Now that’s something I’ll bet you’re all fascinated in. You snuggle in at night, guiltily hugging your latest monastery constitution, staying up till the wee hours to get to the bit where it talks about procedures for the AGM. Admit it, you’re busted!
Actually, we all want to avoid such things, don’t we? Just get on with the practice, and let someone else worry about the legalities. Then, bit by bit, you get more involved, maybe end up on a committee or as an abbot, and there it is, waiting to be read: the Constitution!
I’ve had a reasonable amount to do with constitutions, having been involved in reforming the Santi constitution, as well as formulating one for the ASA.
When I arrived at Santi, the original constitution had been set up so that Ajahn Brahm would be the Spiritual Director, more or less in absentia. The framers had apparently thought that, with the future uncertain, it was necessary to give Ajahn Brahm quite strong powers. Effectively, as Spiritual Director, he could veto any major expenditures and other decisions, and, essentially, could not be expelled from his position.
Of course, the reality was that Ajahn Brahm took a very hands off approach, and only responded when we asked for his help. But the legal structure was there.
After I was here for three years, Ajahn Brahm and the committee invited me to take over as Spiritual Director. I took the opportunity to work with the committee to revise the constitution. One of the crucial reforms was to make the Spiritual Director accountable. Now, he – and she if there is a bhikkhuni Sangha – must be nominated by the Sangha, then further accepted by the Committee. If the committee rejects the Spritual Director, the matter goes back to the Sangha. If there is a deadlock, the matter is referred to an external body for mediation.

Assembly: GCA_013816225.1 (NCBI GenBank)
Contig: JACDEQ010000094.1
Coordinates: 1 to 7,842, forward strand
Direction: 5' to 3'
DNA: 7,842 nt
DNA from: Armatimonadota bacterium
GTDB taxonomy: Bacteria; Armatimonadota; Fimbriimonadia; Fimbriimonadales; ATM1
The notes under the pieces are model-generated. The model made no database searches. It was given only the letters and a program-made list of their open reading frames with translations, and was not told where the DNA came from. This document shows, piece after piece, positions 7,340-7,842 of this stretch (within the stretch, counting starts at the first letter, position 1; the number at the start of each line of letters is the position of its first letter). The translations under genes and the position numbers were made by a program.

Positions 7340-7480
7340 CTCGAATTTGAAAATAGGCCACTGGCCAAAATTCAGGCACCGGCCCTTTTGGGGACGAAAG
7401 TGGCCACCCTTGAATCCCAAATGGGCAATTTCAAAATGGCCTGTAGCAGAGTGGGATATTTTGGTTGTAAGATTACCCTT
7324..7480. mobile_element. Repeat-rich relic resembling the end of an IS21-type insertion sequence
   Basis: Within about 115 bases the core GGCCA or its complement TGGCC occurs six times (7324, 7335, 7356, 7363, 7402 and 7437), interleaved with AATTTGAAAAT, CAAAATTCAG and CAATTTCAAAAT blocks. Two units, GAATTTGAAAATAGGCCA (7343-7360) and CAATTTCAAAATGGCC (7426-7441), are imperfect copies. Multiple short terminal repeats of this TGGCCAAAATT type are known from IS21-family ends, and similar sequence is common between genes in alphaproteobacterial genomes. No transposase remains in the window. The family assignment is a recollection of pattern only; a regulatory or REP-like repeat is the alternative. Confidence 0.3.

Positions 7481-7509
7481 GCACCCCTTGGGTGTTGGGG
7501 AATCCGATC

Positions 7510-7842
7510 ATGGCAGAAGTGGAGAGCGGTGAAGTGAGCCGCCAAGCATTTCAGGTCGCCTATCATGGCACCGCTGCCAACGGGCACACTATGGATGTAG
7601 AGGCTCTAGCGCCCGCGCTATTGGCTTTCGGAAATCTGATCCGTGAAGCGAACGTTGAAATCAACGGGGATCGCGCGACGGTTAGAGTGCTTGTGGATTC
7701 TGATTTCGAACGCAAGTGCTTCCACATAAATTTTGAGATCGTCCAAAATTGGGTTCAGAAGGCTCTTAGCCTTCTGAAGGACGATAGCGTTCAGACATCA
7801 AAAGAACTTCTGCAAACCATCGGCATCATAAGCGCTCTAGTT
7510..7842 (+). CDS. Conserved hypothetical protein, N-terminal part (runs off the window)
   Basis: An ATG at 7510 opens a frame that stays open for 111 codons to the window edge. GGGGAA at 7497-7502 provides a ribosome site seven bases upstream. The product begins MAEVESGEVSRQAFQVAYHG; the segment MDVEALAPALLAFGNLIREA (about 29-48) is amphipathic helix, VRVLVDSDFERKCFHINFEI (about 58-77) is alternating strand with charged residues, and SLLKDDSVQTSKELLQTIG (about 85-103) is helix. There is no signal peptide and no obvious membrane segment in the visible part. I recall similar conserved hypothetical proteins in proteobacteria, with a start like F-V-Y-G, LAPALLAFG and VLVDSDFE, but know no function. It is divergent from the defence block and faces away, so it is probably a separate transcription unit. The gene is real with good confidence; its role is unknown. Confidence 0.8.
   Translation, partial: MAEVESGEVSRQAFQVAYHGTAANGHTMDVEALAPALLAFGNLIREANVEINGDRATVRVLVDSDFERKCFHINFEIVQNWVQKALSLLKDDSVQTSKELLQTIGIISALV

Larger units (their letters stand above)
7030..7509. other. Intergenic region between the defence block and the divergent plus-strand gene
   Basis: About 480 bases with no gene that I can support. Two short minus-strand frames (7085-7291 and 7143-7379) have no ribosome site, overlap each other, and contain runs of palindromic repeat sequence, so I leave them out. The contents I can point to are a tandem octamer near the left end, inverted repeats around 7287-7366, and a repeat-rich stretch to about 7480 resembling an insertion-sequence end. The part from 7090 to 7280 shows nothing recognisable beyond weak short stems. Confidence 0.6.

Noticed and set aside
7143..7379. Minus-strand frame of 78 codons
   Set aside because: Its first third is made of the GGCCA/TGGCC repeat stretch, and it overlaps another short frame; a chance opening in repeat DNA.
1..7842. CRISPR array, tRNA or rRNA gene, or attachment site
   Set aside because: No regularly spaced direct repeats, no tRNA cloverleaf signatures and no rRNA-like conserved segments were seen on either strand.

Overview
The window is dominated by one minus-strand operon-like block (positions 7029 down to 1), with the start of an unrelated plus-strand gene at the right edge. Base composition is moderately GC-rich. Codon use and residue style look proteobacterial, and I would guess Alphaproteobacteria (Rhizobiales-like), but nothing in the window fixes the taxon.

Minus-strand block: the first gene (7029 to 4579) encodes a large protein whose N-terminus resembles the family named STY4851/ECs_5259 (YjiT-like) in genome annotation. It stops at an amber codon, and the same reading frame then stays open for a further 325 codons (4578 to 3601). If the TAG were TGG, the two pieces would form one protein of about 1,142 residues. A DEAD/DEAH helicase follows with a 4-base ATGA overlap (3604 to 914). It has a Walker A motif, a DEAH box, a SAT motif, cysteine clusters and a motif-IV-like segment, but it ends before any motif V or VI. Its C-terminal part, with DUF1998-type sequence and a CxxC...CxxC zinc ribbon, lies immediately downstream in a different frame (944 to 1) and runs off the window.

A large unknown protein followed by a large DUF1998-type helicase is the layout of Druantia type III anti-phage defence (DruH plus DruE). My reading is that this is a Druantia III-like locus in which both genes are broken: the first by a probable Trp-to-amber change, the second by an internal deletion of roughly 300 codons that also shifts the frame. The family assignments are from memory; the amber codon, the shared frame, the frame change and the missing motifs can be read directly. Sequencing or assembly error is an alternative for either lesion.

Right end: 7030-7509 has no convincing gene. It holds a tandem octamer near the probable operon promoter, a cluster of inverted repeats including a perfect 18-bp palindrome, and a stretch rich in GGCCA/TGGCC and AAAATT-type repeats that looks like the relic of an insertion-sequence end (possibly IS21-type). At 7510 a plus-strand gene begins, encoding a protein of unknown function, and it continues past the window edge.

The basic point is that there is no absolute power. All power is provisional and balanced.
The committee at Santi FM is elected at the AGM, from the members of the incorporated association, which anyone may apply to join. So there is a balance between the powers of the lay and ordained community, and no-one is the absolute ruler.
This, of course, is Dhamma: the Buddha refused to appoint a monk as his successor, said that the Sangha should operate according to Dhamma-Vinaya, not according to any individual. The Dhamma-Vinaya sets up principles and procedures – openness, democracy, accountability, transparency – that are pretty much the same as those required of normal incorporated associations today, although of course the details are somewhat different.
However, this isnot the case in growing numbers of monasteries. Many monasteries, particularly of the Western Wat Pa Pong tradition, are set up like a corporation. The monastery is a company, whose assets are owned by the shareholders. And the shareholders are a couple of lifetime appointed monks. Full stop.
Many of these documents are available online. If you’re interested, you can find them on most of the relevant monastery websites.
What a peculiar arrangement! A charity where the sole owners are also the sole beneficiaries. I wonder how this can even be legal.
This kind of model is becoming the standard among the western Wat Pa Pong branches. Monks are re-writing constitutions, advising the lay committees to abandon the balanced, democratic models, such as used at Santi and the BSWA, and to bring the constitutions of various monasteries in line with the ‘standard’: the ‘Dhamma-Vinaya of Wat Pa Pong’, as they put it.